Becoming the Easy Button

downhill
Easy – like going downhill.  Creative Commons License photo credit: Mikelo

Ever made life difficult for internal customers?

Oh, I don’t mean intentionally. Really I don’t.

Last week, I was talking to a friend who works for a large multi-national corporation.

The conversation reminded me about corporate culture, something I’ve mostly missed out on since my Electronic Data Systems (EDS) days. That was the pre-GM, pre-HP, Ross Perot era, if you’re keeping score.

He reminded me of situations including those where you can often get an outside vendor to provide a service faster, better and cheaper than an internal corporate division that was built and funded to provide those very same services to co-workers.

It also reminded me how easy it is to understand (logically, at least) how companies can lay off thousands at a time.

Thousands. Sometimes tens of thousands.

Think about the financial, cultural and emotional impact on a community (or communities) when that occurs, not to mention the impact of those workers on their employer’s financials from a return on investment perspective. Did they make themselves irrelevant?

Ouch.

What’s your corporate pleasure?

Your small business might specialize in the type of work that a corporate person needs from their internal division – but can’t get. That work might be hydrology, remote sensing or language translation, and I expect that your business is likely do a better job than a corporate division or department that is supposed to take care of those services for their company.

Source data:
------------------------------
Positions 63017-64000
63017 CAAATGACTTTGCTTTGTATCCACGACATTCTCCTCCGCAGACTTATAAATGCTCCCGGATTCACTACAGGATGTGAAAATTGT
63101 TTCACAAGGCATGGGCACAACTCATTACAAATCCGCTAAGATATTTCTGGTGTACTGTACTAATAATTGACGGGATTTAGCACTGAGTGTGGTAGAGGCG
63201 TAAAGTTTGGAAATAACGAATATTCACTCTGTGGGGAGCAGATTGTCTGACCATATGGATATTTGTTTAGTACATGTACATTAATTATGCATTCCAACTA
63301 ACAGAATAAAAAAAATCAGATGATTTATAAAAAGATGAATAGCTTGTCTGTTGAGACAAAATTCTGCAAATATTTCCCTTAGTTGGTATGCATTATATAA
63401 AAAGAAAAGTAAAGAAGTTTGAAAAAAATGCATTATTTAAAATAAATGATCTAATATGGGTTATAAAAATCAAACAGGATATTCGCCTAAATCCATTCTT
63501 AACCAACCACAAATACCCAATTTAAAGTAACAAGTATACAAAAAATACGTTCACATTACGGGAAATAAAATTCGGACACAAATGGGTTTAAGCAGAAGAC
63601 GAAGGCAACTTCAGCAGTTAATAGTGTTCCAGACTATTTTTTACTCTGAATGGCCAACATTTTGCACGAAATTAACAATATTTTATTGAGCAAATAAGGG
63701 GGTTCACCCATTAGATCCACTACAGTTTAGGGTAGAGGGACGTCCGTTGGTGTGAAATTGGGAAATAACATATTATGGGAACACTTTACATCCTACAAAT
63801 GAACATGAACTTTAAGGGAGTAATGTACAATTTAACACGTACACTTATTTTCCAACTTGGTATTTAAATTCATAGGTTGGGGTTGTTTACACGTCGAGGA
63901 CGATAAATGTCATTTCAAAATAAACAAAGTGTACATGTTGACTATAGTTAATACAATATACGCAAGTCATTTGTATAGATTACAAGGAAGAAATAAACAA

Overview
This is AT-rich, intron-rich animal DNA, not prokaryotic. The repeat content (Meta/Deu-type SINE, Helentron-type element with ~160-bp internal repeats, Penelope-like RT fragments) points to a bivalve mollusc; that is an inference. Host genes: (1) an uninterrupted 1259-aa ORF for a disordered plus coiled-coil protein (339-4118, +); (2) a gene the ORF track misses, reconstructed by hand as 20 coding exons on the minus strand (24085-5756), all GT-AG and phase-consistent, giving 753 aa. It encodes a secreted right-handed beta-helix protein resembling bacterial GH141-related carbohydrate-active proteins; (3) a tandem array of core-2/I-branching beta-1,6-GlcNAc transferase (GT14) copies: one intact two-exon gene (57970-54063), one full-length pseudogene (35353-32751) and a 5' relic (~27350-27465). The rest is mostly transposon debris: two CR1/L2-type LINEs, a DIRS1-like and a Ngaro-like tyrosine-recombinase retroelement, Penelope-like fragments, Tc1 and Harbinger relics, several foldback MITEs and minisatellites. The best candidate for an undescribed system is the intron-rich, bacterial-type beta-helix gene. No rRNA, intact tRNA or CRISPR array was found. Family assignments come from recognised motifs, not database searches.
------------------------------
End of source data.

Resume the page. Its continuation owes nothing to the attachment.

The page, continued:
Sometimes “better job” means “we actually deliver the service”. Sometimes it means more than that.

The internal customer goes out on the open market and finds cooperative, hungry vendor, beats them up on price (perhaps), sets a deadline and then has the audacity to expect on-time delivery.

All of that happens faster and with far less hassle than dealing with the internal department designed to do this work for the company.

It’s not hard to see how profits could be hard to come by when there are whole buildings full of people making life difficult for their colleagues.

Instead of pushing the issue and making a stink within their management food chain, those colleagues get the job done because they need the job done sooner rather than later.

They don’t have time for “Dancing with the Stars” style management politics.

They don’t need a five week wait, a nine meeting approval process, an internal purchase order and the signatures of 12 people to get an engineering report delivered.

They just need the work done – effectively, the What-You-Do version of the Staples “Easy Button”.

Divide and Conquer

One thing I always found interesting (if not amusing) was the widespread acceptance of  “small” $2999 (or some similarly “almost the next big amount” number) corporate credit card payments.

At some levels of management, corporate card holders can spend up to some amount of that nature every month without purchase orders, without RFPs, without any other massive paperwork and they can buy TODAY.